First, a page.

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NYTimes: ‘Hip-Hop Outlaw’

NYTimes: 'Hip-Hop Outlaw'

Sunday’s New York Times magazine has a great article by Samantha M. Shapiro, chronicling the controversial arrest of two hip-hop studio owners in Atlanta. The two men, DJ Drama and DJ Don Cannon, were arrested for “making illegal CDs,” which means they are two of the most successful producers of hip-hop “mixtapes.” A phenomenon unlike many in the music business, hip-hop mixtapes come with a massive double-edge sword. While the Recording Industry Association of America was part of this arrest and raid on the studio, that same organization’s major record companies, are some the DJs’ biggest clients. Here’s an excerpt from the extensive report:

If anyone involved with the raid knew that the men they had arrested were two of the most famous D.J.’s in the country, they didn’t let on while the cameras were rolling. For local law enforcement, the raid on Drama and Cannon’s studio was no different from a raid they executed in October on an Atlanta factory where a team of illegal immigrants was found making thousands of copies of popular DVDs and CDs to sell on the street. Along with the bootlegged CDs, the police found weapons and a stash of drugs in the factory. (The Fox report on the DJ Drama raid included a shot of a grave-looking police officer saying, “In this case we didn’t find drugs or weapons, but it’s not uncommon for us to find other contraband.”)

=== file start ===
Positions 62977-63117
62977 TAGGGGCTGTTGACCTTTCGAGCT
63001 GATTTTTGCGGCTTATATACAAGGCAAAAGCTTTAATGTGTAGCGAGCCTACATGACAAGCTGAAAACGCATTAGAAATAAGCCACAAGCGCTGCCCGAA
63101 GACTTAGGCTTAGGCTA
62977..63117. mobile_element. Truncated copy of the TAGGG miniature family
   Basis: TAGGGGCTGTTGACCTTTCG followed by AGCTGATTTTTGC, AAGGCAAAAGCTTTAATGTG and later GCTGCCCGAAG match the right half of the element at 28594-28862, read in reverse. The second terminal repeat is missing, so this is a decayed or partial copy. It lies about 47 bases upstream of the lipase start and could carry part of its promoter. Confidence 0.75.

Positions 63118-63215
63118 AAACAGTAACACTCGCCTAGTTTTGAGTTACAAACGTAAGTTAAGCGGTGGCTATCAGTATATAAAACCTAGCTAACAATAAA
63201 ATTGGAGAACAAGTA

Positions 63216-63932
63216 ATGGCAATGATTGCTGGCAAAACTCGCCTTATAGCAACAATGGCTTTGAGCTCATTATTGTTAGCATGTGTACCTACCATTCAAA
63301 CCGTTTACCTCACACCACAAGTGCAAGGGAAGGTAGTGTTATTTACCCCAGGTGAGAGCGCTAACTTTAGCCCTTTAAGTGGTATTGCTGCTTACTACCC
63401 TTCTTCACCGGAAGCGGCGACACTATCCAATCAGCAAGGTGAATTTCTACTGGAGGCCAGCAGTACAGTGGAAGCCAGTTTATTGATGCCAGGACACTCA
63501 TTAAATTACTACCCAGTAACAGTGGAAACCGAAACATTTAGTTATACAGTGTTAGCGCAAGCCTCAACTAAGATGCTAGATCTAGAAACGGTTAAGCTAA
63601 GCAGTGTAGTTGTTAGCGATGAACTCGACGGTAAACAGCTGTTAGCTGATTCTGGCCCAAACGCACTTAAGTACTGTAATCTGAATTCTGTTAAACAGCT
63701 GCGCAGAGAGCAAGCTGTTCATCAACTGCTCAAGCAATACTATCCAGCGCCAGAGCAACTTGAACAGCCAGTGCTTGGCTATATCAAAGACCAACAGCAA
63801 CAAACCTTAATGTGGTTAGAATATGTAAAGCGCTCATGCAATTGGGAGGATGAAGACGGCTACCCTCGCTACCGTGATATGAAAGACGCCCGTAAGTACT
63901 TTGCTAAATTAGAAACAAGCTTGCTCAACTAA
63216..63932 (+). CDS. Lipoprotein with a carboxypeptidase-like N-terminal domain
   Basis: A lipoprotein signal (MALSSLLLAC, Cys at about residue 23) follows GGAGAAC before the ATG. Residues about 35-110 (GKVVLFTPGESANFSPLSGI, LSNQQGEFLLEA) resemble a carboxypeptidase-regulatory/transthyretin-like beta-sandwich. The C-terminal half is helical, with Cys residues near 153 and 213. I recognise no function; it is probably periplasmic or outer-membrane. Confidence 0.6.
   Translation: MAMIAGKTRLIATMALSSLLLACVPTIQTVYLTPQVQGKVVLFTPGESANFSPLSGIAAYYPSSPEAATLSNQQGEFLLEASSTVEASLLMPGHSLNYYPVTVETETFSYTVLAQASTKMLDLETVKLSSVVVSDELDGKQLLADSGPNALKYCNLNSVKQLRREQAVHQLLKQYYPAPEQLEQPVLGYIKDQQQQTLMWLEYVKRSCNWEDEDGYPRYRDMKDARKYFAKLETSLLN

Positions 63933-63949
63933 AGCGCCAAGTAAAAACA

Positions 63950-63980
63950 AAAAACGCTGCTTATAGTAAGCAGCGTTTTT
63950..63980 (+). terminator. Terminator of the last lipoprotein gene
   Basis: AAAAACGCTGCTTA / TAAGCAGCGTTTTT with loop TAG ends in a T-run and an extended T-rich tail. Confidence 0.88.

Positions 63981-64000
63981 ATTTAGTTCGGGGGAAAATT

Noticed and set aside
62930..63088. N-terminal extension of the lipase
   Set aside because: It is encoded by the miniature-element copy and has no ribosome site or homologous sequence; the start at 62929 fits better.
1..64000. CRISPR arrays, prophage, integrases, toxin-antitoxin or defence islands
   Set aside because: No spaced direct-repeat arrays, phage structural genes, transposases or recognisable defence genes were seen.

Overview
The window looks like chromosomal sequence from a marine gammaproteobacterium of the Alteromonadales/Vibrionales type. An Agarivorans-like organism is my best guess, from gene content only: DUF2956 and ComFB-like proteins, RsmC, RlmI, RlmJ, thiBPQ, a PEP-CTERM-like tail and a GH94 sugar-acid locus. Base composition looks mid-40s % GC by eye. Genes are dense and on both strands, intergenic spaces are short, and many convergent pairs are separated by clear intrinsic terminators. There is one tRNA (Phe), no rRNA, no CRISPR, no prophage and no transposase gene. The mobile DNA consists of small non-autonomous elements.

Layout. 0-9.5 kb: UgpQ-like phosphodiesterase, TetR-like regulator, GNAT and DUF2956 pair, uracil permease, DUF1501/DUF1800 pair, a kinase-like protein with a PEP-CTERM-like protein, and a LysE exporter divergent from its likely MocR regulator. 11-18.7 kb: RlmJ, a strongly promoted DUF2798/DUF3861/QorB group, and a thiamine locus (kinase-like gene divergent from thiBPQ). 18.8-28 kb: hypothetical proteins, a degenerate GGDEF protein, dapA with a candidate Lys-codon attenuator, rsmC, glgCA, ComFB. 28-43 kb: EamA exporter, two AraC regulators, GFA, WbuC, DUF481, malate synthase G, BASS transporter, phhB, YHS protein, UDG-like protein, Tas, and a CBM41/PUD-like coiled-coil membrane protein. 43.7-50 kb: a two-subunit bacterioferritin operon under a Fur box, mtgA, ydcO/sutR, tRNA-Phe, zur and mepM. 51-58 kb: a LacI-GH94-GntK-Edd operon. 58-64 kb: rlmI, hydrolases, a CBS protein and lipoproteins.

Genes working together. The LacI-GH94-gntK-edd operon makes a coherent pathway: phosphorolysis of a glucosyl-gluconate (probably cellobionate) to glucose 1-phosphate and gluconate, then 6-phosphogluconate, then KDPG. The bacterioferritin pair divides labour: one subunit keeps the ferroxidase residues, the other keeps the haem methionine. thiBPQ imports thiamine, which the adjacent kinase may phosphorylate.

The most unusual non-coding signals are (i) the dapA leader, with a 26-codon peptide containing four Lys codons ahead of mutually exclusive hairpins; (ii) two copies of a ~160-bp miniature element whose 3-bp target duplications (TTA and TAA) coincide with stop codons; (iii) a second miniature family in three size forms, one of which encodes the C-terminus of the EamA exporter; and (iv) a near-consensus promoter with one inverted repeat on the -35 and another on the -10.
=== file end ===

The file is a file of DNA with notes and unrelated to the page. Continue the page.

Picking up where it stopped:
But Drama and Cannon’s studio was not a bootlegging plant; it was a place where successful new hip-hop CDs were regularly produced and distributed. Drama and Cannon are part of a well-regarded D.J. collective called the Aphilliates. Although their business almost certainly violated federal copyright law, as well as a Georgia state law that requires CDs to be labeled with the name and address of the producers, they were not simply stealing from the major labels; they were part of an alternative distribution system that the mainstream record industry uses to promote and market hip-hop artists. Drama and Cannon have in recent years been paid by the same companies that paid Kilgo to help arrest them.

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